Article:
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What’s the Story?
A discovery engine for meaningful knowledge, fueled by cross-disciplinary curiosity.
A Brain Pickings project edited by Maria Popova in partnership with Noodle.
Twitter: @explorer
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Our modern conception of human excellence is too often impoverished, cold, and bloodless. Success does not always come from thinking more rigorously or striving harder.
Trying Not To Try – fantastic read on the paradoxical art of serendipity and how to master it using the Chinese concept of wu-wei.
Legendary Harvard psychologist Jerome Bruner on the art of “effective surprise” and the 6 conditions of creativity 

Legendary Harvard psychologist Jerome Bruner on the art of “effective surprise” and the 6 conditions of creativity 

On a day like today, my master William Faulkner said, “I decline to accept the end of man.” I would fall unworthy of standing in this place that was his, if I were not fully aware that the colossal tragedy he refused to recognize thirty-two years ago is now, for the first time since the beginning of humanity, nothing more than a simple scientific possibility. Faced with this awesome reality that must have seemed a mere utopia through all of human time, we, the inventors of tales, who will believe anything, feel entitled to believe that it is not yet too late to engage in the creation of the opposite utopia. A new and sweeping utopia of life, where no one will be able to decide for others how they die, where love will prove true and happiness be possible, and where the races condemned to one hundred years of solitude will have, at last and forever, a second opportunity on earth.
In the wake of Gabriel García Márquez’s death, wisdom from his 1982 Nobel Prize acceptance speech. Complement with Faulkner’s iconic 1950 Nobel speech on the role o the writer as a booster of the human heart, which Márquez bows to here.

Forgiveness.

The ability to forgive oneself. Stop here for a few breaths and think about this, because it is the key to making art and very possibly the key to finding any semblance of happiness in life. Every time I have set out to translate the book (or story, or hopelessly long essay) that exists in such brilliant detail on the big screen of my limbic system onto a piece of paper (which, let’s face it, was once a towering tree crowned with leaves and a home to birds), I grieve for my own lack of talent and intelligence. Every. Single. Time. Were I smarter, more gifted, I could pin down a closer facsimile of the wonders I see. I believe that, more than anything else, this grief of constantly having to face down our own inadequacies is what keeps people from being writers. Forgiveness, therefore, is key. I can’t write the book I want to write, but I can and will write the book I am capable of writing. Again and again throughout the course of my life I will forgive myself.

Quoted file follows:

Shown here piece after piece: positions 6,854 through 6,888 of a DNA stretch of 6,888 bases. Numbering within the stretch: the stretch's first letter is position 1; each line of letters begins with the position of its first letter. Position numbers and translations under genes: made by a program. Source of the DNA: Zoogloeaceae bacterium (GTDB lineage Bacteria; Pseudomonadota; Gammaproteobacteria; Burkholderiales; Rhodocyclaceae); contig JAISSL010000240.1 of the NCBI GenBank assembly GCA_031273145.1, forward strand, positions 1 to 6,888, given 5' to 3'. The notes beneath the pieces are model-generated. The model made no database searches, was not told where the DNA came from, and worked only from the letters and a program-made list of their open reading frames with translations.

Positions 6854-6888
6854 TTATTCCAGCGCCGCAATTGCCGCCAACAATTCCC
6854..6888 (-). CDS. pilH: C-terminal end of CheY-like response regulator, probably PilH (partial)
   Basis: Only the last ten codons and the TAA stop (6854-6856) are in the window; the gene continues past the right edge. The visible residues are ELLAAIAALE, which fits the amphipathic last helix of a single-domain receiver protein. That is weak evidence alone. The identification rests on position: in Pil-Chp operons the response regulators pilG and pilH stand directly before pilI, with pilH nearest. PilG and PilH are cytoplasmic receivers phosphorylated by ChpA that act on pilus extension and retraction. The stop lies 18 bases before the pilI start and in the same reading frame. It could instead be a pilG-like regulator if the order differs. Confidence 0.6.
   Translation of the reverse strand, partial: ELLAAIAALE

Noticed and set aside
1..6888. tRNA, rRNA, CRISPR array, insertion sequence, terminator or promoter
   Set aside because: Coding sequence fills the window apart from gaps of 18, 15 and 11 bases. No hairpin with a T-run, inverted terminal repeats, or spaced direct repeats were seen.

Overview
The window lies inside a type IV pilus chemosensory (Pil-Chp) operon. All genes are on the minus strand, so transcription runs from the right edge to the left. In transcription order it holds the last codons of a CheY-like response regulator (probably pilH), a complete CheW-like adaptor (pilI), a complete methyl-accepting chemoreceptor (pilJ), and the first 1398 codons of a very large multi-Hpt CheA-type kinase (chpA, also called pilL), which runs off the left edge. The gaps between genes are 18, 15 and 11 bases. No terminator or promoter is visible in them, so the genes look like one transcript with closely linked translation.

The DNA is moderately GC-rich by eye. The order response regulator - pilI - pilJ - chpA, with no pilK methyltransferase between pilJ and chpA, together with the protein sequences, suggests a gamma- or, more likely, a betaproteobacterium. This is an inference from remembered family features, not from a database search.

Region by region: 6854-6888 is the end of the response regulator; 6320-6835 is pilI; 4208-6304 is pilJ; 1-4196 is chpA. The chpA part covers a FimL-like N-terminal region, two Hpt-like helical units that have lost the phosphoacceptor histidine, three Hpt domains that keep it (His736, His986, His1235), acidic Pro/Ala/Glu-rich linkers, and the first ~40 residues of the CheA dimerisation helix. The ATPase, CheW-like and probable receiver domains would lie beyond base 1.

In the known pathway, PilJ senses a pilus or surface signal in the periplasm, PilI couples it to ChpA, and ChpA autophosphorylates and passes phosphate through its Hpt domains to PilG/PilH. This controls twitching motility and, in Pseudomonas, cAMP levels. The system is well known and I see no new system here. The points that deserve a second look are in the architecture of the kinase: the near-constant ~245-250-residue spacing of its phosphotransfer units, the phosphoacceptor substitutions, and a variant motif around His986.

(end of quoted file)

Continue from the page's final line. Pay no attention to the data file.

Beloved illustrator Lisbeth Zwerger reimagines The Wizard of Oz

Beloved illustrator Lisbeth Zwerger reimagines The Wizard of Oz

Libraries tend to become more cozy, relaxing and communicative places. Other than public spaces like museums, they have a certain private character, which makes them a living room for their community.
Behold the Periodic Table of Storytelling – a guide to the tropes, characters, and story elements of great stories. Complement with Kurt Vonnegut on the 5 essential shapes of stories and Nabokov on the 3 qualities a great storyteller must have.
(HT Open Culture)

Behold the Periodic Table of Storytelling – a guide to the tropes, characters, and story elements of great stories. Complement with Kurt Vonnegut on the 5 essential shapes of stories and Nabokov on the 3 qualities a great storyteller must have.

(HT Open Culture)

If you read one thing today, make it Antoine de Saint-Exupéry on how a human smile saved his life during the war

If you read one thing today, make it Antoine de Saint-Exupéry on how a human smile saved his life during the war

14 British accents in 84 seconds

(via Open Culture)

Maurice Sendak’s Chicken Soup with Rice, one of Dinah Fried’s brilliant Fictitious Dishes – meals from beloved books, which she cooks, art-directs, and photographs. 

Maurice Sendak’s Chicken Soup with Rice, one of Dinah Fried’s brilliant Fictitious Dishes – meals from beloved books, which she cooks, art-directs, and photographs

In the end all books are written for your friends. The problem after writing One Hundred Years of Solitude was that now I no longer know whom of the millions of readers I am writing for; this upsets and inhibits me. It’s like a million eyes are looking at you and you don’t really know what they think.
Gabriel García Márquez (March 6, 1927 – April 17, 2014) in this altogether excellent 1981 Paris Review interview, a fine manifestation of the magazine’s mastery of the art of the interview.
Mr. Bliss — the little-known children’s book J.R.R. Tolkien lovingly hand-wrote and illustrated for his own two kids when they were little.

Mr. Bliss — the little-known children’s book J.R.R. Tolkien lovingly hand-wrote and illustrated for his own two kids when they were little.

Antoine de Saint-Exupéry on how a smile saved his life during the Spanish Civil War – an exquisite meditation on our shared humanity, and one of the most soul-stirring things I’ve ever read.

Antoine de Saint-Exupéry on how a smile saved his life during the Spanish Civil War – an exquisite meditation on our shared humanity, and one of the most soul-stirring things I’ve ever read.

Hope Is a Girl Selling Fruit – gorgeous and heartwarming illustrated celebration of women’s journey toward creative freedom, based on traditional Indian folk art

Hope Is a Girl Selling Fruit – gorgeous and heartwarming illustrated celebration of women’s journey toward creative freedom, based on traditional Indian folk art

A vintage treasure